eMediaVitals.com/SRDS Interactive Advertising Directory/"Vital Signs Report" Launch Party, Social, New York
November 6, 2009
I'm still debating what to do about tonight since I usually treat Friday as Myday, but the fact that it is a Verizon party could make it relevant to you mobile marketing types, so I'm conflicted. Anyway, you'll know what I decide on Monday. Last night, however, I rallied to attend the launch party thrown for eMediaVitals.com, the SRDS (which makes me think of Sustained Silent Reading, but it's not)Interactive Advertising Directory, and the "Vital Signs Report," at Social, a hop skip and a jump from Times Square, and a place rife with fratmosphere.
As I popped off the N at 49th and 7th it started to drizzle on my freshly blown dry hair. It figures that the one time I try to do something with this mess it gets rained on. I arrived at Social to find the lower level bustling with noise. I headed up to the 2nd floor, which is where I thought the party was -- and turned to see Jeremy Greenfield, Content Leader/Manager at Dow Jones, heading up the stairs to the 3rd floor. I latched onto his coattails and scurried on up after him.
The 3rd floor was already packed at 6:30 p.m. Kate Fleming, CVM Partner, was womanning the clipboard at the door with CVM project manager Genna Mazor. Fluttering through the crowd was Gretel Going, partner at CVM. Even deeper into the crowd I saw Naomi Reiter, Contributing Editor at eMedia Vitals, giving out hugs to a crowd of people; later I found her with Mitch Speers, COO of Vital Business Media on the rooftop "garden.". Let's talk about that garden for a minute. Smallish garden + smokers = blech, but at least open air. Smallish garden + rain + enclosure + smokers + open door into bar area where nonsmokers frolic = nasty smelling hair and bar for all. The smell of cigarette smoke meant instant curdled stomach for me, but was the only flaw of the evening. Seriously, everyone was so smiley, which softened the carcinogenic blow.
I ran into Leslie Rasimas, freelance human Swiss army knife, mingling about the room. Leslie informed me that "the baby quiches are delicious." I also met Neil Strow, Sales Director at Good Health Media. Neil and I had a friendly heated debate on what characteristic we would find most flattering. I said funny, he said charming. My only argument against charming is that it immediately indicates an agenda. We brainstormed party ideas and Neil revealed his Morrissey superfan status. Of course, "The Charming Man." Insert smiley face.
As I squeezed through the packed crowd (I feel like I need therapy, I touched so many people with my butt) I saw one of my all-time-favorite people, Michael Pollock of Pollock Spark. He's got this wonderful English accent and he's sharp as a Henkels, so even the most intelligent conversation seems that much more elevated. Last night we discussed virtual learning and how some subjects are well translated in the online classroom, but those requiring emotion and behavior aren't so easily duplicated. We also shared the opinion that there is no such thing as 9-5 when you genuinely care (not just marketing speak) about your job. No, naysayers, I'm not talking about every hour of every day sacrificed. I'm talking about that desire to make your "thing" great, and that when you are cultivating this "thing" it's just a part of your life -- in a nondisruptive way. I could talk to Michael all night, but alas, I had a job to do.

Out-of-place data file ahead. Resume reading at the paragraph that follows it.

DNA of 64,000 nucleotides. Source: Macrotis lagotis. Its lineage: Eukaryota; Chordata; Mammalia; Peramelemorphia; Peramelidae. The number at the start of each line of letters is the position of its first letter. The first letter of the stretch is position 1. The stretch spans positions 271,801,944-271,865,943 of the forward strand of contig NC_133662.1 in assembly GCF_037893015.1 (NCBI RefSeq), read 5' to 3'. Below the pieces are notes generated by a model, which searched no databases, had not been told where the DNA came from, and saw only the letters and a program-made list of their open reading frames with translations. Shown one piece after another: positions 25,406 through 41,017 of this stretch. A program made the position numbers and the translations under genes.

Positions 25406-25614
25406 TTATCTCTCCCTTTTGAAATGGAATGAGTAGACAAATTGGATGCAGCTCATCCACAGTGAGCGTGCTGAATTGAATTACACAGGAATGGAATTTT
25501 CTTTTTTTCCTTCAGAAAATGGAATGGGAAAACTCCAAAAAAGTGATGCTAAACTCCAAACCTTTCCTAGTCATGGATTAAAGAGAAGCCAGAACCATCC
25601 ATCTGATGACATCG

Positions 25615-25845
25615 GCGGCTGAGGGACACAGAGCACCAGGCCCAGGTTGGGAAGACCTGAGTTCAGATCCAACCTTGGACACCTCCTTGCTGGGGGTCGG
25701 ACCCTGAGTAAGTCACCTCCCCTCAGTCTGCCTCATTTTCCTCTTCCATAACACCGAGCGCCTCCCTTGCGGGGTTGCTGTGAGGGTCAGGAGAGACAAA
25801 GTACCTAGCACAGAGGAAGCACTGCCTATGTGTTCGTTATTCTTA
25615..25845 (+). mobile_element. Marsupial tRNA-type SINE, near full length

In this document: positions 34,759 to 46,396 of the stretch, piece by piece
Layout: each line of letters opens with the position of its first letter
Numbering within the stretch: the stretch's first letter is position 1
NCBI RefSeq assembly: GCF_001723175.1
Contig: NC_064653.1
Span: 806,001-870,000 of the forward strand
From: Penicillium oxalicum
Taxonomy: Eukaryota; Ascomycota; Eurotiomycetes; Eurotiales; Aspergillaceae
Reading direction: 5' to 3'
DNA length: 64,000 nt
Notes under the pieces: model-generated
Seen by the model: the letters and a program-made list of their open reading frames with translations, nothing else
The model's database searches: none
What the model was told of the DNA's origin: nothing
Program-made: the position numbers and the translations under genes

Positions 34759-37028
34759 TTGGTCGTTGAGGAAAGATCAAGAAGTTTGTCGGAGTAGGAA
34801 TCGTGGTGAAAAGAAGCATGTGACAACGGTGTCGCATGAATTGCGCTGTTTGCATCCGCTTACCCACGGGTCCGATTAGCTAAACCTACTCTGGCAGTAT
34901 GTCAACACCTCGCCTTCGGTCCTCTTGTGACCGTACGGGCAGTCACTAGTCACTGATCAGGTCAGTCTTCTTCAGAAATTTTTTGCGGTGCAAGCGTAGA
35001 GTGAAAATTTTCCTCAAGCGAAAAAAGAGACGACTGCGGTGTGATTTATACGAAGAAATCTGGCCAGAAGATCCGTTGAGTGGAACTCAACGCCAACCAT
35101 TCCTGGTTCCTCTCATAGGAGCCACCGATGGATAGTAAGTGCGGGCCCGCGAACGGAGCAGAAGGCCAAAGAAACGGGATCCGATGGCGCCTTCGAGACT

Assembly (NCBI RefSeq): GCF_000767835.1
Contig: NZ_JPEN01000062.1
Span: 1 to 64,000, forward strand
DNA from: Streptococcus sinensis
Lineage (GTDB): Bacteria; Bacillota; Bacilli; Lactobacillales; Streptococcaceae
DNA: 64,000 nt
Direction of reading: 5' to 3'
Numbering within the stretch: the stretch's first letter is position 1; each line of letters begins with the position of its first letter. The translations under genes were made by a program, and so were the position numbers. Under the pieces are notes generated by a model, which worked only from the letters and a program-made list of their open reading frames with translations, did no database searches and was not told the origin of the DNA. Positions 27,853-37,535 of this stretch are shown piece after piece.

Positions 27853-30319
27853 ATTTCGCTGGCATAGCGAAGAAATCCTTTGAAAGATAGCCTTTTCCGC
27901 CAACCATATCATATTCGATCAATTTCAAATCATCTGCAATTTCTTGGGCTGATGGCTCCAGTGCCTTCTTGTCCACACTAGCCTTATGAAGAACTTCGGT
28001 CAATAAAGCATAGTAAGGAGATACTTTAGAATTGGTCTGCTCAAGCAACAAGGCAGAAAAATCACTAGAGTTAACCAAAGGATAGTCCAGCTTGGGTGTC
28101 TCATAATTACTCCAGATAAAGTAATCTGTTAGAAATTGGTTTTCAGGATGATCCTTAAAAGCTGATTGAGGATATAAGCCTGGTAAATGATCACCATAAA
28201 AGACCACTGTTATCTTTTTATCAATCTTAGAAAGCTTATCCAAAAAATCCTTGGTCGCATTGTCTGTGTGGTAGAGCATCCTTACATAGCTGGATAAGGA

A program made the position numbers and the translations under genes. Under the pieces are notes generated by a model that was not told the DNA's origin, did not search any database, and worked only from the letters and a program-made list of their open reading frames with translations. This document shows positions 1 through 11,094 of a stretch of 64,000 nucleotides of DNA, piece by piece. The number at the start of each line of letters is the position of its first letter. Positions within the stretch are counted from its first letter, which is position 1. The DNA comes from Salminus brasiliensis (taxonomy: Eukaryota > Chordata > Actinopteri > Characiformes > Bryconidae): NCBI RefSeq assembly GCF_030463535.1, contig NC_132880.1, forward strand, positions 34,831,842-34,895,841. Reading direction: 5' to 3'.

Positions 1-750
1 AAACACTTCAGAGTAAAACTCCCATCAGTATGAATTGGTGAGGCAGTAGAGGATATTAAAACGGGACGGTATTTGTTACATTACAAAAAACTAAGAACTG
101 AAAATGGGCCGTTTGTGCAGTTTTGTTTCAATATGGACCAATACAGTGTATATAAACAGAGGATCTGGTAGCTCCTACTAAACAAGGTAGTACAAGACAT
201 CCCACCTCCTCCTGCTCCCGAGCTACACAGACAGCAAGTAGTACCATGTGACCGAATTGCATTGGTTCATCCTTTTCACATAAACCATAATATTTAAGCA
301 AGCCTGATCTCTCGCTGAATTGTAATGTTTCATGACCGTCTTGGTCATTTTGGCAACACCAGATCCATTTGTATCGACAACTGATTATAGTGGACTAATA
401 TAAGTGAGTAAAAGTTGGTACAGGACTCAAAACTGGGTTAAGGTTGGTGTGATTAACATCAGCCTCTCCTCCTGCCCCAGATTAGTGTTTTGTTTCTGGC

Story Worldwide's COO Simon Kelly was also in attendance with a bunch of other Storytellers. I also found Eugene Lee of CMI, Michael Forgash of SRDS, Joseph Hayes of SRDS, Angel Fang, Senior Marketing Executive at Angel's Touch Co (and winner of the night's Kindle raffle), Leah Volynsky who is doing some freelance event planning for Microsoft, Mary Kate McGrath of Hearst, who may or may not have been seen getting her groove on near the bar, and Kathy Anderson of KDJ Advertising, LLC.
The launched businesses interrupted the evening to pitch their wares, which is to be expected - it's the price of "free" when it comes to these shindigs. But man, it was just too long. Everyone deserves recognition, no doubt, but with the sound system as bad as it was, the crowd couldn't hear the pitches.
The attention spans of the guests were already augmented with open bar libations and crispy fried finger food, so short and sweet is always the way. Once the speeches were over, the party kicked right back into gear - when I left around 8:30p.m, both the indoor and outdoor areas were still full. Rumor has it post-party Jameson shots have rendered a few revelers nonfunctional today.
Also, why was the Kindle winner booed? Decorum, people, decorum.
Keep those cards and letters coming! firstname.lastname@example.org